E. Murillo-Rodríguez, D. Millán-Aldaco, M. Palomero-Rivero, D. Morales-Lara, R. Mechoulam, and R. Drucker-Colín. 2019. “Cannabidiol partially blocks the excessive sleepiness in hypocretin-deficient rats: Preliminary data.” CNS and Neurological Disorders - Drug Targets, 18, 9, Pp. 705-712. Publisher's Version Abstract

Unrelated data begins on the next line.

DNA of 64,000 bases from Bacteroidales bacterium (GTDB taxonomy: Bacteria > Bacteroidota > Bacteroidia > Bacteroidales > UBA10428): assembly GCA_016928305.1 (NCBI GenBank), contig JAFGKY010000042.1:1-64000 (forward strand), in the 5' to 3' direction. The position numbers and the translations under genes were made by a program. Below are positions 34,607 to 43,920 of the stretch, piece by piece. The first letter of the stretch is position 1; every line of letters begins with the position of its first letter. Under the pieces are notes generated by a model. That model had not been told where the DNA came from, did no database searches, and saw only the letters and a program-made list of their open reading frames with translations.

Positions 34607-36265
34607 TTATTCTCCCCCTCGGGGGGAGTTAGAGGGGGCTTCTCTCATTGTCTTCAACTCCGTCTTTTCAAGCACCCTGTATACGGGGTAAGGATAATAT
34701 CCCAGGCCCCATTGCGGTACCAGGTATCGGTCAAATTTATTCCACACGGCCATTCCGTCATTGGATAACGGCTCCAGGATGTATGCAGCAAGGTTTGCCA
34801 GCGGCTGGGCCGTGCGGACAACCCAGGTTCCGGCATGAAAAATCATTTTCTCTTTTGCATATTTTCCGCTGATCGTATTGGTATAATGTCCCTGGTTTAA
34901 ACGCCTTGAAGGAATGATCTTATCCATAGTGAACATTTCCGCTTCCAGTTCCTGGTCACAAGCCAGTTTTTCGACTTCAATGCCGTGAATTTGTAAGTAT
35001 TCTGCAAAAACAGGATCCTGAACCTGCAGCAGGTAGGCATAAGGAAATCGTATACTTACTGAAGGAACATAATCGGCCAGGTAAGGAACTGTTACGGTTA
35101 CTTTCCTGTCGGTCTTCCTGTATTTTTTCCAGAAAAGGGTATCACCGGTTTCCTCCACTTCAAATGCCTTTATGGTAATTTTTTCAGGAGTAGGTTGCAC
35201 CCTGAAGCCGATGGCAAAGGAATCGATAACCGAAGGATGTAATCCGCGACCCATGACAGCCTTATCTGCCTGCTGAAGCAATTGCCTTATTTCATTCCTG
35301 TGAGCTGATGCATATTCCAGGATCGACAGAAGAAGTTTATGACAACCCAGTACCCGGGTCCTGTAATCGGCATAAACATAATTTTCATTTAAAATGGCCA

Background: Excessive daytime sleepiness and cataplexy are among the symptoms of narcolepsy, a sleep disorder caused by the loss of hypocretin/orexin (HCRT/OX) neurons placed into the Hypothalamus (LH). Several treatments for managing narcolepsy include diverse drugs to induce alertness, such as antidepressants, amphetamine, or modafinil, etc. Recent evidence has shown that cannabidiol (CBD), a non-psychotropic derived from Cannabis sativa, shows positive therapeutic effects in neurodegenerative disorders, including Parkinson´s disease. Furthermore, CBD provokes alertness and enhances wake-related neurochemicals in laboratory animals. Thus, it is plausible to hypothesize that excessive somnolence observed in narcolepsy might be blocked by CBD. Objective: Here, we determined whether the systemic injection of CBD (5mg/kg, i.p.) would block the excessive sleepiness in a narcoleptic model. Methods: To test this idea, the neurotoxin hypocretin-2-saporin (HCRT2/SAP) was bilaterally injected into the LH of rats to eliminate HCRT leading to the establishment of narcoleptic-like behavior. Since excessive somnolence in HCRT2/SAP lesioned rats has been observed during the lights-off period, CBD was administered at the beginning of the dark phase. Results: Hourly analysis of sleep data showed that CBD blocked the sleepiness during the lights-off period across 7h post-injection in lesioned rats. Conclusion: Taking together, these preliminary findings suggest that CBD might prevent sleepiness in narcolepsy. © 2019 Bentham Science Publishers.